Now: In the middle of your board place the picture of you and all of the encouraging quotes around it. (This should separate your board into 2 sections.) On the left… post up all of your “RIGHT NOW” visions in order of importance… So most important start at the top. On the right hand side of your board, post up all of your “LONG TERM” visions in order of importance. Then randomly place pictures of yourself in between the magazine pictures.
SO- when you look at your board there is order and structure so you can actually SEE WHAT YOUR ARE WORKING TOWARDS EVERY DAY! As you go along…check off the things that you have accomplished! Then replace it with something new that you want.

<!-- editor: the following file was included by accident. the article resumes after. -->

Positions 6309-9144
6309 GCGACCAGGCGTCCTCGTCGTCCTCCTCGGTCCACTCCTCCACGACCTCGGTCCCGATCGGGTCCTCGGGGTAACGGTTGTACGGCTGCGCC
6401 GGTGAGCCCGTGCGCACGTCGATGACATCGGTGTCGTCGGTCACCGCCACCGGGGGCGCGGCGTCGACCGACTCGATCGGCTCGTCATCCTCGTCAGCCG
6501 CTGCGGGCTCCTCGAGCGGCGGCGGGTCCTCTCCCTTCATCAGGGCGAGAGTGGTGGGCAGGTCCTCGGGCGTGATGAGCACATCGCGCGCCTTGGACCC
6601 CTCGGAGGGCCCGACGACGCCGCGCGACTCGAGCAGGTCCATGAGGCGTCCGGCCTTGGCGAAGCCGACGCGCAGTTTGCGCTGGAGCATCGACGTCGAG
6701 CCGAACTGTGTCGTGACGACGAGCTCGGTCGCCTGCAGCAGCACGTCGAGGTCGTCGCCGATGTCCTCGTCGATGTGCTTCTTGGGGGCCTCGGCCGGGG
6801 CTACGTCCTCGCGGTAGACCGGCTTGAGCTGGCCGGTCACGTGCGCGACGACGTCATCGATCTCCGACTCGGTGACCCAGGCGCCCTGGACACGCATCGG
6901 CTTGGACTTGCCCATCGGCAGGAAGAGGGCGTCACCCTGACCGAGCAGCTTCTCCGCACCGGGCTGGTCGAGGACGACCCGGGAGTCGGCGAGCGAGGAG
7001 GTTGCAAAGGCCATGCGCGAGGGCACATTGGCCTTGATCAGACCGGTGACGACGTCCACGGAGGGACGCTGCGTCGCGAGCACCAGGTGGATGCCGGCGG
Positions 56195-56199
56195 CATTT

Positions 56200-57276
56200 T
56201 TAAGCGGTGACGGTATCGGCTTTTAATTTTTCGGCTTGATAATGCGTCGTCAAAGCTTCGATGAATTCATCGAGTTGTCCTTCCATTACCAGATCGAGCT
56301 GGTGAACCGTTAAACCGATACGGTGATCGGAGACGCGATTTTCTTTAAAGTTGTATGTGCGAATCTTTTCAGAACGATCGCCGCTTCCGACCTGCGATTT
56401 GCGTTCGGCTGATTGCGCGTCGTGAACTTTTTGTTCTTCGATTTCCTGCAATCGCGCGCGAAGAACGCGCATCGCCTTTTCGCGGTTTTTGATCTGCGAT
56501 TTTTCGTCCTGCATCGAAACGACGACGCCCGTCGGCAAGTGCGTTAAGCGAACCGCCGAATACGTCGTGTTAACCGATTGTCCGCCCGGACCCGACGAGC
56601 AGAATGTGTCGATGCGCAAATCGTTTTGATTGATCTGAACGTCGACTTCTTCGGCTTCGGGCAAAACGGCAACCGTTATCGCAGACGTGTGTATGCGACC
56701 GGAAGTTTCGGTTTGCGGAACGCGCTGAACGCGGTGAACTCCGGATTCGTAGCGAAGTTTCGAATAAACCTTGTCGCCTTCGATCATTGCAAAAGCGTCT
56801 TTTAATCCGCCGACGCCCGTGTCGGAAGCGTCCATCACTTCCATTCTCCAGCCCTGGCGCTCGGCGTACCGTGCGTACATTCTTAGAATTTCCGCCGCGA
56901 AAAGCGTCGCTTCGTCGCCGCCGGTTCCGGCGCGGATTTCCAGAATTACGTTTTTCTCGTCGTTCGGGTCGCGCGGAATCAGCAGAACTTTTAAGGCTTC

FINALLY: After posting your board… yes you will have a great since of accomplishments and you will feel good about your dreams… but MOTIVATION IS LIKE BATHING… IT’S RECOMENDED DAILY! So you need to create your PERSONAL MISSION STATEMENT!
A personal mission statement is for you to remind yourself what you are working towards EVERYDAY! It should be memorized and repeated twice daily. SO- Stand in front of your vision board every morning and every night and review your dreams. Then read out loud your personal mission statement.
Examples of a powerful mission statement: “I am in the process of creating the life of my dreams. I am committed to excellence and greatness and will accept nothing less than that. My goal is to become a doctor and empower people of this generation to be healthy and physically well. I am working everyday to achieve my goal and live within my purpose. I will only engage in activities that add value to my life and are in alignment with my goals. I am on a mission to be one of this generations greatest doctors! I am POWERFUL”